When Angela Conrad was a girl, she and her dad would cross the LaHave River on the ferry near their home. Once she asked, “How come there aren’t any women working on this ferry?” Her dad, who worked as a fisherman and knew the hard life that was, responded, “Because this is where the smart fishermen work.” As it turns out, it’s also where a smart woman named Angela works.
Angela’s story is all about setting goals and meeting each one head-on. She came to a crossroad in her life when her aunt retired and closed down the family business where Angela worked. What’s next? She discovered the Women Unlimited program on the web and knew her path was set. Someday … somehow … she was going to work on the LaHave Ferry.
While she was being interviewed for entrance into Women Unlimited, she smiled and nodded, “Yes, I might be interested in carpentry. Or, I might be interested in electrical.” Really, she was thinking, “I’m interested in taking whatever will get me a job on the LaHave Ferry.”
When she finally told Jeannie, the Women Unlimited Site Coordinator, about her goal, Jeannie said it was pretty specific … the total work crew was 10 people. Shouldn’t she widen her scope a bit? No. Angela knew what she wanted. She wanted to work in her home community. She knew the crewmen on the ferry were getting older and looking forward to retirement. She knew jobs on the ferry were stable government jobs, which were few and far between in her rural setting. She knew what she wanted and was going to make her dream a reality.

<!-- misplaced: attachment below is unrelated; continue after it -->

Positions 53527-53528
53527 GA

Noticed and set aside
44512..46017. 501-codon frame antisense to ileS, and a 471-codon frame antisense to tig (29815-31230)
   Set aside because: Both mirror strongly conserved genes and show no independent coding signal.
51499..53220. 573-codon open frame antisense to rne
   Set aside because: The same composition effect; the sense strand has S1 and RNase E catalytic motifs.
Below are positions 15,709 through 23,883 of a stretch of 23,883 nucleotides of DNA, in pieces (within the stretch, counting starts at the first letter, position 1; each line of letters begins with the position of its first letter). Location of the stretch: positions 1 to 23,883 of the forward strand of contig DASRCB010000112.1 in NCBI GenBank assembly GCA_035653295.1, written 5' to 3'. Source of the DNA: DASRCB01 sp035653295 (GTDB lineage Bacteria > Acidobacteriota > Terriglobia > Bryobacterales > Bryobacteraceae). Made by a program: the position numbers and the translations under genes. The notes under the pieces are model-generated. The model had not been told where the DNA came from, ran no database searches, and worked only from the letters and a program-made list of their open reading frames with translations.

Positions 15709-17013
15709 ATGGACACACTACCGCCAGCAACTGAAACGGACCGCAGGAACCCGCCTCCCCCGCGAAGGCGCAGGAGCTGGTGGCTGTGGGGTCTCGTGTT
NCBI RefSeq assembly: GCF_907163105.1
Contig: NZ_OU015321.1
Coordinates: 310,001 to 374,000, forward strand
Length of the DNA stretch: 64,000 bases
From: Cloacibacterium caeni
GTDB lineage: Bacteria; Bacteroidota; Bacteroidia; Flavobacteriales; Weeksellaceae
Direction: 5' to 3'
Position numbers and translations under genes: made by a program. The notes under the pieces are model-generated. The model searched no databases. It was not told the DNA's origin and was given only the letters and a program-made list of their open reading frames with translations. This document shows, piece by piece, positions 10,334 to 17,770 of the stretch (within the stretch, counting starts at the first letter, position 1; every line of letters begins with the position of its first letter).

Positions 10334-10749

With her Women Unlimited team behind her, Angela set out to find what credentials were needed for working on the ferry. She asked the men who worked there, but they had captained their own boats when they had applied and already exceeded any requirements. She had to dig deeper. She went to the Department of Transportation and Infrastructure Renewal, to the Marine Manager and to the Captain in Charge to figure out what course she should set. While still in Women Unlimited, she did a job shadow on the slip during the ferry’s re-fit and completed the required safety courses that would allow her on-board.
Armed with the information she needed, she chose to enter NSCC’s Diesel Repair — Industrial and Marine Program. While she studied to earn the top grades in her program (which she did!), she also earned the Bread and Roses Bursary, the Shell Oceans Award, made the Principal's List and won the President’s Award for Lunenburg Campus, as well as the Alumni Spirit Award and the Student Association Volunteerism Award. Her on-the-job training required sea time, so she also secured a work placement on the Tancook Island Ferry for 5 weeks.
Three weeks after her NSCC program ended, a job came up on the LaHave Ferry. Angela immediately applied. Months passed when she finally got the call for an interview and then it took a few more months before the decision was made. Was this all for nothing? No … she finally got the call and went to work on the LaHave Ferry the next week.
Angela set goals for herself and achieved every one. She has earned the right to be proud of herself, and so she was when her young daughter told her that she too wanted to work on the ferry. Thoughts of being an exemplary role model ran through her head, until her daughter added, “Because there’s not enough girls working there!”